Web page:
“When we think about our performance I often hear myself say…’Come on! You play the championship at home. But we have a precise mentality in this respect, and it’s a continuous search for improvement that comes from the skepticism of being able to do it easily. It’s not a psychological game, it’s basically a respect for the performance of our opponents, with the knowledge that at any time everything can change. Winning eight Grand Prix in a row or five consecutive World Cups doesn’t guarantee you anything, in this sport you always start from scratch. This is the team’s mentality, an approach that has been present over the years and has always allowed us to be honest with ourselves. It’s a relentless pursuit of perfection that doesn’t exist.


When a team wins so much, as in the case of Mercedes, the key figures always receive excellent job offers from the competition. How have you managed to maintain enviable staff stability over many years?
“I know that many of our people, even in key roles, get great offers, and I know why they tell me. I think we’ve been able to create an environment where a professional can appreciate their work. And, I want to tell you, there is no politics in the team, I have zero tolerance for internal politics. We can do it with the outside, negotiating and saying our own at the various tables of the rules, but internally no, I repeat: on this front there is no tolerance. We need total reciprocal transparency; if there is a problem, we work to resolve it, not to point the finger at a culprit. If someone makes a mistake, we try to understand the reasons that determined it and how to avoid it in the future, if necessary also acting on the person who needs support. After all, it’s a simple approach, and this mentality has long worked in our team, in all areas. When I go to the designers’ department, for example, I see many young people who have joined us over the years, working alongside those who have been on the team for the longest time, and the mentality that is passed on is always this, without exception”.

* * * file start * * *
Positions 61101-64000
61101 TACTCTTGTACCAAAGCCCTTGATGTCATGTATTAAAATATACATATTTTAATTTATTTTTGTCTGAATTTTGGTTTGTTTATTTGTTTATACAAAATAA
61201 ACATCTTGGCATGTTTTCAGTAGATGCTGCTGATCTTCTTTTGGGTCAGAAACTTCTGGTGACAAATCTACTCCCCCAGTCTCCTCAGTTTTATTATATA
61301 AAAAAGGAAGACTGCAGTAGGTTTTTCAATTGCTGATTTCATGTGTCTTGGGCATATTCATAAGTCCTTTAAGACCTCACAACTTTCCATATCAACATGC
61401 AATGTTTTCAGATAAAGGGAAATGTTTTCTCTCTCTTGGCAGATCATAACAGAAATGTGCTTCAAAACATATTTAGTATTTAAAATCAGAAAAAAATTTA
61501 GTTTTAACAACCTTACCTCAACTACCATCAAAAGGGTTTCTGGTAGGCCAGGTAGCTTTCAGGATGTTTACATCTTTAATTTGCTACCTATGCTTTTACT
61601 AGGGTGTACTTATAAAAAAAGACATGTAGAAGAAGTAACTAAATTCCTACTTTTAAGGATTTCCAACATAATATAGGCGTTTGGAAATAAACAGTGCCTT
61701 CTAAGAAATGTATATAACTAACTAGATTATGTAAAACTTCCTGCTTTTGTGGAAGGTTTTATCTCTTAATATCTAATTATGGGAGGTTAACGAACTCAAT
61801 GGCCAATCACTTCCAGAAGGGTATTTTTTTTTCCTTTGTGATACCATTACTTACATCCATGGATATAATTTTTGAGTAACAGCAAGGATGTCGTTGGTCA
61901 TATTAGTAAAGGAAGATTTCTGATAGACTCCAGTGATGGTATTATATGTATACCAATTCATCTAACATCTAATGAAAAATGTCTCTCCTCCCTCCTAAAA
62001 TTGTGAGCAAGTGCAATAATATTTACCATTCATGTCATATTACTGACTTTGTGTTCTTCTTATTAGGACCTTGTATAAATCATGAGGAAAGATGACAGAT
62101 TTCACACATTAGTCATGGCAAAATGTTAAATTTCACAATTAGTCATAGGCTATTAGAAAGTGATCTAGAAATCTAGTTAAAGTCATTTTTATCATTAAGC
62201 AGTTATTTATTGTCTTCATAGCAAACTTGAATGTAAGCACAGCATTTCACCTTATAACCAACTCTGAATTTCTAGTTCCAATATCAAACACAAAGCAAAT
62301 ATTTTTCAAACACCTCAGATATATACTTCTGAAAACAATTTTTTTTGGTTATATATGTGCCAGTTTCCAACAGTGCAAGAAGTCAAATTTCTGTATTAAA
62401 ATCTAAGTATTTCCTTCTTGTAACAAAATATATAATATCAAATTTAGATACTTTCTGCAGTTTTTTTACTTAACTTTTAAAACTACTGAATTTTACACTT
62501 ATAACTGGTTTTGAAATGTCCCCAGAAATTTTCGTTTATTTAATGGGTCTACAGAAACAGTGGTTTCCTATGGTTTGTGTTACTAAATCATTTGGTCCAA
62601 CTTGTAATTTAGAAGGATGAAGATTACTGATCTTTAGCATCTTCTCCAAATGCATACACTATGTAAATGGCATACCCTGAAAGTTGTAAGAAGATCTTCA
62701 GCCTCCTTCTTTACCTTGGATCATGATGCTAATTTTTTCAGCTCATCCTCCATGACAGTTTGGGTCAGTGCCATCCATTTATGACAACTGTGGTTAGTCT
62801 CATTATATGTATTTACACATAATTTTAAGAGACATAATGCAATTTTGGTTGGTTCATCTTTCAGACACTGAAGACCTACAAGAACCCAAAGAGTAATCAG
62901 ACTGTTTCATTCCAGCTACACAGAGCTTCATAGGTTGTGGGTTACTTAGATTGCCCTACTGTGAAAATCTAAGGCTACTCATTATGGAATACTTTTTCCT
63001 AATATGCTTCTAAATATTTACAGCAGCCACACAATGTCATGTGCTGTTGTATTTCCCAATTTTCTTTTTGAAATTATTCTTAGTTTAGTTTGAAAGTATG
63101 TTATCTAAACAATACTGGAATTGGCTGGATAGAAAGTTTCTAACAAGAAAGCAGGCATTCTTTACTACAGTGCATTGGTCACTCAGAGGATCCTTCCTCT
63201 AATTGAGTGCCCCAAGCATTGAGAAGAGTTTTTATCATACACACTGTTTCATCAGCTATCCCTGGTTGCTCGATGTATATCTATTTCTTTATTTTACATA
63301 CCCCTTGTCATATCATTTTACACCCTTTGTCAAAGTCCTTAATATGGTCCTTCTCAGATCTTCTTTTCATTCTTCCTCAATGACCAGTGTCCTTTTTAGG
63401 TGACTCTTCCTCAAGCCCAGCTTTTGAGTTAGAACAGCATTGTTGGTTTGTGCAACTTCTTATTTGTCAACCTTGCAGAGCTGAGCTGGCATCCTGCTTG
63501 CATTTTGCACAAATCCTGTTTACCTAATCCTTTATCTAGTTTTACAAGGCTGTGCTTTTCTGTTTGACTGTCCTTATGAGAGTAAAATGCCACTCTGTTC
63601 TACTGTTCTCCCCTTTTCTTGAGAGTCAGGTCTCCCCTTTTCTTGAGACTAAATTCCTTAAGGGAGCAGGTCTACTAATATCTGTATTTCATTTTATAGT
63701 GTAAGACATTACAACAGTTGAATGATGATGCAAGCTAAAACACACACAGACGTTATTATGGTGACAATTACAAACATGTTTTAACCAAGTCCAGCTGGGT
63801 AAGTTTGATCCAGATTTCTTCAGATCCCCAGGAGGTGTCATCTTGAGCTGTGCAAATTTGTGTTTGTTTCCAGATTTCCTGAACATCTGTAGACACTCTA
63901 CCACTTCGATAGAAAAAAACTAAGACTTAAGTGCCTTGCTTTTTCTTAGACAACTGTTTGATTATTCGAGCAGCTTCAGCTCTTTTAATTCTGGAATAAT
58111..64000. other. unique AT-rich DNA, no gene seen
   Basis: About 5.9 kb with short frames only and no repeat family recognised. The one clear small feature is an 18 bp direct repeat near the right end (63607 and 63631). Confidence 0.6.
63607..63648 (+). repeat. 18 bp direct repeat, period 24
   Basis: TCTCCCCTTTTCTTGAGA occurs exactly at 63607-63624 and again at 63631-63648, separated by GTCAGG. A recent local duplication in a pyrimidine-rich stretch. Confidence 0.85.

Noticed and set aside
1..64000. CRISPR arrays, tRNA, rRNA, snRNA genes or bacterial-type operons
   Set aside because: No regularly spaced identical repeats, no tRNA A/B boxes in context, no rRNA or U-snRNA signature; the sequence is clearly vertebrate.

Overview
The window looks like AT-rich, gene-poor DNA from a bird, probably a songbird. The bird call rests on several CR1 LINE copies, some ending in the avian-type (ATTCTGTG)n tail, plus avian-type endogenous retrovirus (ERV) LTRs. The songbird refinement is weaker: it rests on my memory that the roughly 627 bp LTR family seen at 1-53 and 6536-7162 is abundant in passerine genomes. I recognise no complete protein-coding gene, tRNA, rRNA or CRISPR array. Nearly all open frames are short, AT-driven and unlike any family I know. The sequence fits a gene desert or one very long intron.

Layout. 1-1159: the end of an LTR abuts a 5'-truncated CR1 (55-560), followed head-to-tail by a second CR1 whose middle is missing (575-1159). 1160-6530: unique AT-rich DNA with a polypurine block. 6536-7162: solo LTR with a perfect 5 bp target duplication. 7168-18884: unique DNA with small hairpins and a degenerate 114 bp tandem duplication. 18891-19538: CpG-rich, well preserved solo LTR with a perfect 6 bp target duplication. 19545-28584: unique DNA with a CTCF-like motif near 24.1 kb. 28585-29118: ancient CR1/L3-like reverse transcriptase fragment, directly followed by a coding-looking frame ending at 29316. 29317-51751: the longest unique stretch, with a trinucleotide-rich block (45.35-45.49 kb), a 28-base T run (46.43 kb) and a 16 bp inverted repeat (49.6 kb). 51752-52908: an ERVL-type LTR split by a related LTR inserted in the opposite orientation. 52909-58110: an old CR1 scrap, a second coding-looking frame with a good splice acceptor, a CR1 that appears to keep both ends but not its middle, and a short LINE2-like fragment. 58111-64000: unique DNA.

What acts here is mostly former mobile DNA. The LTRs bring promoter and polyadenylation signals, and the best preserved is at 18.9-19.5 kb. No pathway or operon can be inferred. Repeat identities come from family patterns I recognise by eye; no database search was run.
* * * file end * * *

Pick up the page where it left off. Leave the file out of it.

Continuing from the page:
For a long time Mercedes has been recognized as the father of the best power unit in the paddock, and only this year you have convinced everyone that you have the best single-seater. Surprised?
“I think our chassis has been very good for a long time, but it is gratifying to have finally convinced even the experts of the goodness of our project. For many years we have heard that the power unit was the weapon that allowed us to outperform the competition, but I think that was really the case only at the beginning of the hybrid era. We have always worked hard to get a good single-seater on the track, and today I’m glad that this work is finally recognized. It’s an extra satisfaction for those who work in that area”.